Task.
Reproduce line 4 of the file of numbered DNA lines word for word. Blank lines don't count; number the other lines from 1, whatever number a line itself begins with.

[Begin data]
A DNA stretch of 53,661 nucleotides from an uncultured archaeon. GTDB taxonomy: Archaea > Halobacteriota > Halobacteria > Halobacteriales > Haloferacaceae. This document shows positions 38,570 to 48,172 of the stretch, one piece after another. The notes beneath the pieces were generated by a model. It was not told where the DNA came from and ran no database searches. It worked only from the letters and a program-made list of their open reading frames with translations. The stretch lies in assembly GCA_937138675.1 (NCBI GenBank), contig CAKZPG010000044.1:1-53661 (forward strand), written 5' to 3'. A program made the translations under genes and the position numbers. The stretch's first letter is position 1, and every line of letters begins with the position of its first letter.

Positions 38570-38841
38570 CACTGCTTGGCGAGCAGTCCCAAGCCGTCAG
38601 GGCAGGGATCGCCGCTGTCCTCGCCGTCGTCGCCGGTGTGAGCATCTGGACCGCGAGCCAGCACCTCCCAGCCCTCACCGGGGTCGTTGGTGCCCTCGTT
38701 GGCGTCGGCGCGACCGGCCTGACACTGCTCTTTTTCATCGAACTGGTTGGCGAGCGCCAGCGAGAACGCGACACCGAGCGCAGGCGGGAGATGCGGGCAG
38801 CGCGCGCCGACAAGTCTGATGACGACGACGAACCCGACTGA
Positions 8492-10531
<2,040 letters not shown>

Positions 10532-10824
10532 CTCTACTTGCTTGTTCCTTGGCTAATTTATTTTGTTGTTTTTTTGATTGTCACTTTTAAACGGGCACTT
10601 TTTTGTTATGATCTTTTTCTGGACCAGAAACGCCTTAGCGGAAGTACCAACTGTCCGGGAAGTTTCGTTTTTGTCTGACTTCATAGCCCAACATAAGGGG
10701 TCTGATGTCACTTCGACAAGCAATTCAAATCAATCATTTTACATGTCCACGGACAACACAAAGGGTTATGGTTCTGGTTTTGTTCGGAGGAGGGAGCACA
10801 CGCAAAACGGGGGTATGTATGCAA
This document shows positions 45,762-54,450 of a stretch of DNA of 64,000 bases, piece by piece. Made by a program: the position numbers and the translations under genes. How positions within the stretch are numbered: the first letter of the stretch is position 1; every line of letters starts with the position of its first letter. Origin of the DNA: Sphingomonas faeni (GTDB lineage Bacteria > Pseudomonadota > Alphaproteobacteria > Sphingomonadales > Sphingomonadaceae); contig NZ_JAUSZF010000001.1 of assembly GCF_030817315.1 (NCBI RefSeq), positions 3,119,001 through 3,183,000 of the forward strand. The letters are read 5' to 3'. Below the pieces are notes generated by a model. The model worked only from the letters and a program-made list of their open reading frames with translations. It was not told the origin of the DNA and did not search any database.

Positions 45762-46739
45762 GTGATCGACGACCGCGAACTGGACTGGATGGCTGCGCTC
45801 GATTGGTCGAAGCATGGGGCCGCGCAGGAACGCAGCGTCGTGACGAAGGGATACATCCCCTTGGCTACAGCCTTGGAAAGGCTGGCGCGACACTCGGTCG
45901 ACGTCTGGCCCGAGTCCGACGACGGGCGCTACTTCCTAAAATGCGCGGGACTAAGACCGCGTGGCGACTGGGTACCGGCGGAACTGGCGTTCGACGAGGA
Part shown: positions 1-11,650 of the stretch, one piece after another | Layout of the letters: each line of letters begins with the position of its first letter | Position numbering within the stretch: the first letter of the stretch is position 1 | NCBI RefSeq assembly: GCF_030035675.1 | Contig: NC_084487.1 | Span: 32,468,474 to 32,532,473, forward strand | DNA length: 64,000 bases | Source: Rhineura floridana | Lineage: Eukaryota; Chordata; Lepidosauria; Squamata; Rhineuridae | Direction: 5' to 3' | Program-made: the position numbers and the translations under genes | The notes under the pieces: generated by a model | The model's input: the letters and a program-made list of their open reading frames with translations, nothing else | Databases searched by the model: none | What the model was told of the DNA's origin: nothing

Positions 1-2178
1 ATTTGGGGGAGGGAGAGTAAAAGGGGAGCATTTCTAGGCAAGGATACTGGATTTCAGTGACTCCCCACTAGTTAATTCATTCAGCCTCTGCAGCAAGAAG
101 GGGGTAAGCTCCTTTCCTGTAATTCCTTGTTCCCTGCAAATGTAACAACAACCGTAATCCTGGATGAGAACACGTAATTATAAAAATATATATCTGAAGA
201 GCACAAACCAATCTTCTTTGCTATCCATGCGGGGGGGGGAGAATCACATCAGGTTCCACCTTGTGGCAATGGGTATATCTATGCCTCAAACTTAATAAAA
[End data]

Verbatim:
38601 GGCAGGGATCGCCGCTGTCCTCGCCGTCGTCGCCGGTGTGAGCATCTGGACCGCGAGCCAGCACCTCCCAGCCCTCACCGGGGTCGTTGGTGCCCTCGTT